Each section of the diary is preceded by an introduction by Bird that summarizes and explains what life was like for Mary during that time period. Mary’s diary entries have been kept intact to preserve her voice, but Bird steps in frequently to give context or supply some missing information.
Through this combination, the reader can see how life evolved in a small rural village. We see how her family copes during the Depression and the war years. We see how community rallied around each other in times of need and how they socialized. Much of their socialization revolved around the church and church fundraisers, but they would often visit more than one church, sometimes on the same day. The role the railway played in the community is highlighted because the Morehouse home was right beside the railway stop so passengers often visited while they were waiting for their train. We can see how Mary?s housework burden is eased as technological inventions like the wringer-washer are introduced.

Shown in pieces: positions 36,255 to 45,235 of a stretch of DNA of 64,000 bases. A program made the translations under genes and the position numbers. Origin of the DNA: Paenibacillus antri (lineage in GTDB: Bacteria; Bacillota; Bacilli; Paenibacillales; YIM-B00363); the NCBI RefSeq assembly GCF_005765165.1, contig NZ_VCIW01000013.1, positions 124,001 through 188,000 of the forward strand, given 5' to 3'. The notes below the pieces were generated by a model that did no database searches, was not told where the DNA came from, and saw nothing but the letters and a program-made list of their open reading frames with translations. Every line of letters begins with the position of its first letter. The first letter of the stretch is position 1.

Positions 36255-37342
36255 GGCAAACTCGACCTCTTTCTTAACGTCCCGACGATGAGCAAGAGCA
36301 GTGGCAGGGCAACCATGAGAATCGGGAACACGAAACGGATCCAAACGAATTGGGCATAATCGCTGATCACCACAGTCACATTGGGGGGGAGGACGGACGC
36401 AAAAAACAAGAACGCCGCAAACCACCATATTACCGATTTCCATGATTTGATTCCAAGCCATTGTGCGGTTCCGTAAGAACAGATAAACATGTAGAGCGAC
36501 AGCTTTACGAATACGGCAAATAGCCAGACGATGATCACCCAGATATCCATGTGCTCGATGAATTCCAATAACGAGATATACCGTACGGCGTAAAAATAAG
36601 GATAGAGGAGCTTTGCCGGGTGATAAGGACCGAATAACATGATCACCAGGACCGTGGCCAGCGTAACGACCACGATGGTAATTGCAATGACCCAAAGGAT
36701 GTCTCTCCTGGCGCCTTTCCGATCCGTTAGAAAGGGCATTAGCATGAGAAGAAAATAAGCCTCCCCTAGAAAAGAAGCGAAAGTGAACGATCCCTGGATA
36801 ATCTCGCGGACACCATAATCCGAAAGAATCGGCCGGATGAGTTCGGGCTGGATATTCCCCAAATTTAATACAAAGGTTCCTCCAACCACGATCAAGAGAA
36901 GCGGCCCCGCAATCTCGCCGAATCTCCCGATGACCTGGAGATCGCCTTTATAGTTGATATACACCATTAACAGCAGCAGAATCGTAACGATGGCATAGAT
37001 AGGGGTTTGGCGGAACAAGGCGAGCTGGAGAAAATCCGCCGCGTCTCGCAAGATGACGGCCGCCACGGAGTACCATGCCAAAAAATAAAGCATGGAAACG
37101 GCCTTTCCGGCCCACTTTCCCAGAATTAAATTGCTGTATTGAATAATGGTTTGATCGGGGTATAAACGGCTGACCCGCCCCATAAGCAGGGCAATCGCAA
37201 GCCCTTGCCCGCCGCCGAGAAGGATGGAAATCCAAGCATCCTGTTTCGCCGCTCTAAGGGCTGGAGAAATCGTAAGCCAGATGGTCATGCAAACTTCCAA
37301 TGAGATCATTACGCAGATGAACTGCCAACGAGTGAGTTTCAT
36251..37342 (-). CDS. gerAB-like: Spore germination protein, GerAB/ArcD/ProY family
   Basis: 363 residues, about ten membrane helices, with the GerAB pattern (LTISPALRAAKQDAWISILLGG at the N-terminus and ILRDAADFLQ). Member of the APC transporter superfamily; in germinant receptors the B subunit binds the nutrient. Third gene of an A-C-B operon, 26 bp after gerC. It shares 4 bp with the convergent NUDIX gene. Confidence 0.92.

Mary played an important role in the community as she helped out her neighbours with births, deaths, and illnesses. Towards the end of the diary, we see the community rallying around her as she copes with the looming death of her husband. The diary entries from 1920-1945 are the most complete and they span a time period that many readers find fascinating. However, there aren’t as many New Brunswick and Atlantic Canadian books on this time period, so Through the Eyes of Mary should find a market with readers who are looking for Atlantic Canadian sources on this subject.